Which are Better, Grand Pianos or Upright Pianos?

grand and upright

There are a few things that are inherently different between upright and grand pianos. But the answer to this question really depends on your level as a pianist, or maybe more appropriately, the level you expect to attain. (If you are already a high level pianist, you already know the answer to this question. 🙂 )

The main difference is obviously price, all other things considered. And size, in the horizontal plane, anyway. These two elements may immediately rule out the grand for you.

But what are the other differences, and how do they affect how the piano sounds and plays?

String Length
Because of something called “inharmonicity”, longer strings tend to have a more “pure” sound. It’s a fact that some large uprights have longer strings than some baby grand pianos. If bass tone is important to you, you may prefer a full size upright to a baby grand piano.

repeition lever

In order to repeat a note on the upright, the key must be fully released so that the jack will reset under the hammer. On the grand, there is an extra lever called the repetition lever. The repetition lever raises the hammer a bit when the pressure is released from the key as it just begins to rise off the bottom of the keybed. At this time, the hammer rises, and the jack is able to reset under the hammer. This allows single notes to be repeated quite fast on the grand, compared to the upright. Some advanced pieces cannot be played on an upright because of the limitation on the repeatable speed of single notes.

Grand Dampers

When the key is released, dampers rest on the string and silence the ringing. The sound originates where the hammer hits the string, so the optimum place to damp the string, is where the hammer hit it. This is another big difference between the upright and grand piano; on an upright, the hammers and the dampers are on the same side of the strings while on a grand, the hammers are under the strings and the dampers are on top of the strings.

This means that on a grand, it is possible to damp the string at exactly the same spot where the hammer hit the string, which is exactly what they do on a grand.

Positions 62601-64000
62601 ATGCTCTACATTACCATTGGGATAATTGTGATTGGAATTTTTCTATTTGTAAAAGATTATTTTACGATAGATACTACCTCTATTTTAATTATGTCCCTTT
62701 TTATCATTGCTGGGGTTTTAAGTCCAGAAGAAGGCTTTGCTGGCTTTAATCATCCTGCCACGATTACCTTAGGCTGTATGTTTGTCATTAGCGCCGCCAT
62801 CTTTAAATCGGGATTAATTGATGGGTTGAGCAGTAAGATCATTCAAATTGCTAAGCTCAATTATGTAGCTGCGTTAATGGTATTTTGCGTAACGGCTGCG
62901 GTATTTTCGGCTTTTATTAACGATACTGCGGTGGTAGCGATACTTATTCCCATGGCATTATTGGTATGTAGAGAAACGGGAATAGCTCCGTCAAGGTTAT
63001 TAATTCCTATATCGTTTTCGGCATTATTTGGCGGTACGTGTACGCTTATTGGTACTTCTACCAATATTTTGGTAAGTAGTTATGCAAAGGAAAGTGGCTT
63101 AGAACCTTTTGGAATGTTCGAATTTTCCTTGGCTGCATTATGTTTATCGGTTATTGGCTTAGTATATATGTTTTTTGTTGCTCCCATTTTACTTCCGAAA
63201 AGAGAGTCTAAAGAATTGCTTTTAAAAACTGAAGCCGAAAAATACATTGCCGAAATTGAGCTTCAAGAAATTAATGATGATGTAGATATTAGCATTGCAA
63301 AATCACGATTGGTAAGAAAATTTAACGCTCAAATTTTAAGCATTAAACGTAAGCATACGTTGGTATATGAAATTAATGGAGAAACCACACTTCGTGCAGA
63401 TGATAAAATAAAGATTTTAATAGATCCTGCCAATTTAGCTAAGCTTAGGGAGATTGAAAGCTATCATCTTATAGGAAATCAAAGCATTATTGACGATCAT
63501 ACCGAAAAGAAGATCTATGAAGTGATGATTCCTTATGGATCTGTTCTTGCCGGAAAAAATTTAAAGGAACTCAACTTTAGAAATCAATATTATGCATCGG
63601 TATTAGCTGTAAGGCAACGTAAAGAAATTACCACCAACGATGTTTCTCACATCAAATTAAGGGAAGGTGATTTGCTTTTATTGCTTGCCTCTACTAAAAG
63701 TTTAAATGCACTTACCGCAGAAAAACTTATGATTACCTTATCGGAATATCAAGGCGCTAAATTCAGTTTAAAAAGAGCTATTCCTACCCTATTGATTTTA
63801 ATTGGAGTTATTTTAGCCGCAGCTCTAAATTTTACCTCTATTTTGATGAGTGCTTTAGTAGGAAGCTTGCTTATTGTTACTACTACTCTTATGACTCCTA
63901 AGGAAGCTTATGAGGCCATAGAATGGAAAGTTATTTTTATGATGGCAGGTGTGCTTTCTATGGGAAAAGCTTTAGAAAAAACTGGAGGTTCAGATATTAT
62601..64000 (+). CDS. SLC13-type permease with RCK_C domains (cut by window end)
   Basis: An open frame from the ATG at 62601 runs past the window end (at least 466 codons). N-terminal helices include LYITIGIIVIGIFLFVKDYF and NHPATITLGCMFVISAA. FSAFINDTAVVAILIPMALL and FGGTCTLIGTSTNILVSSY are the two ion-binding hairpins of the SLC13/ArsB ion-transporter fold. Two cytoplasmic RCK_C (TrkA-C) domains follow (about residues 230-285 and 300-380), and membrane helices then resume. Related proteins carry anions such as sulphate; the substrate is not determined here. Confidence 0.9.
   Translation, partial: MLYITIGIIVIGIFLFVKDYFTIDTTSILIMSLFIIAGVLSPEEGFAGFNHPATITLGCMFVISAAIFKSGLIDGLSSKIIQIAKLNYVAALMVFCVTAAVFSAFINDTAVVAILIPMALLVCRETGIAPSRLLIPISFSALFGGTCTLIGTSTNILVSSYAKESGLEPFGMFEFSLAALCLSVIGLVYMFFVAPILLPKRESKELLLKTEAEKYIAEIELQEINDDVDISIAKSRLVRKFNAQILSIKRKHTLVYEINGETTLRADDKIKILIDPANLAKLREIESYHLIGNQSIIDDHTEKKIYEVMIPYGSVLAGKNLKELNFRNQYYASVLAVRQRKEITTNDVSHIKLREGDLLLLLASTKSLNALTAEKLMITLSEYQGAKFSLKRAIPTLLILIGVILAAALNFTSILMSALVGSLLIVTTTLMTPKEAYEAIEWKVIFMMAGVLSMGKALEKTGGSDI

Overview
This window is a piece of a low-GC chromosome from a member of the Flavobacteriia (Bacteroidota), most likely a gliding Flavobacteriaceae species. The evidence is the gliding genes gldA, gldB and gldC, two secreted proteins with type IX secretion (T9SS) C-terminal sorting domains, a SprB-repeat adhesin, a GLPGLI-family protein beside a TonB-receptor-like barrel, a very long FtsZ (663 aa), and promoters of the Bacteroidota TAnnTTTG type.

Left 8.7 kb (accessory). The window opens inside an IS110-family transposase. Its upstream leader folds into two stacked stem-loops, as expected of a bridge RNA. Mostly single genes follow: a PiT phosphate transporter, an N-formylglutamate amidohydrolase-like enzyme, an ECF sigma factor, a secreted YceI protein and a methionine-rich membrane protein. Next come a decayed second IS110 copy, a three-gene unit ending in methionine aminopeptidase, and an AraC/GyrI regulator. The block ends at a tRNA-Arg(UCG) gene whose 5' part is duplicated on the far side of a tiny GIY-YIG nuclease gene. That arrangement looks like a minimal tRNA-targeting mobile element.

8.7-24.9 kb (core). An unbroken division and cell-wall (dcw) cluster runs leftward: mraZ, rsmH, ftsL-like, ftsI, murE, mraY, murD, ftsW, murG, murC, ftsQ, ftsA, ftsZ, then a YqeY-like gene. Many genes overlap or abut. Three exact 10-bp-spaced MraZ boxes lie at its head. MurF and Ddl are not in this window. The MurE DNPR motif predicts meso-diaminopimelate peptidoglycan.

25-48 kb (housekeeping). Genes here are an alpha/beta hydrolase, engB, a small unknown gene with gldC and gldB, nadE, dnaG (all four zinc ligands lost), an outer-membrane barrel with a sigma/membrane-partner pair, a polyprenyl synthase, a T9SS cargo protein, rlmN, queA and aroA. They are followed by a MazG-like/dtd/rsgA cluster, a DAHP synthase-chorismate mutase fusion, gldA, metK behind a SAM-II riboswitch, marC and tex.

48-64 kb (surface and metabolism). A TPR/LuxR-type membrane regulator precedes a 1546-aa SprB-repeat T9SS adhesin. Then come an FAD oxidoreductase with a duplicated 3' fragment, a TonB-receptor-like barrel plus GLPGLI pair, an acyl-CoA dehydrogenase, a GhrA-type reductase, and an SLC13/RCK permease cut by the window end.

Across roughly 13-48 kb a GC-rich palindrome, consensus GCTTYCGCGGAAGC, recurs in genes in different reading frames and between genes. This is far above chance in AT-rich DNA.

On an upright, this is not possible because the hammers and dampers can’t hit the same spot; the dampers damp a little below where the hammers hit.

Also, on a grand, the dampers do not share their space with the hammers, so they can be as long as they need to be, and they will start at the top a little shorter, but increase in length quite a bit all the way down to the first bass note.

Hammer Rest Rail

On the upright, the dampers start at the top a little shorter, and increase in size as they go down, but something happens at the break where the bass strings change to tenor strings. You see, the bass strings are “over strung” which means they cross over the tenor strings. This means that right at the break, where the dampers need to be longer, they cannot be longer and have to be cut short on the bottom, to clear the bass strings.

Also, the hammers are above the dampers, so they cannot be made longer by making them higher, although on some pianos you will see the hammer line rising gently near the break. This alleviates this problem a tiny bit, but doesn’t make a huge difference.

In fact, the first damper in the tenor section is sometimes one of the shortest because of these space limitations.

The result is that, on the upright, when you play a staccato chord and let go, there is almost always a little ringing that is heard. But on a grand, even with some low quality grands, there is absolutely no sound at all after the keys are released. It is actually kind of eerie when you notice it for the first time.


Una Corda Pedal (or Soft Pedal)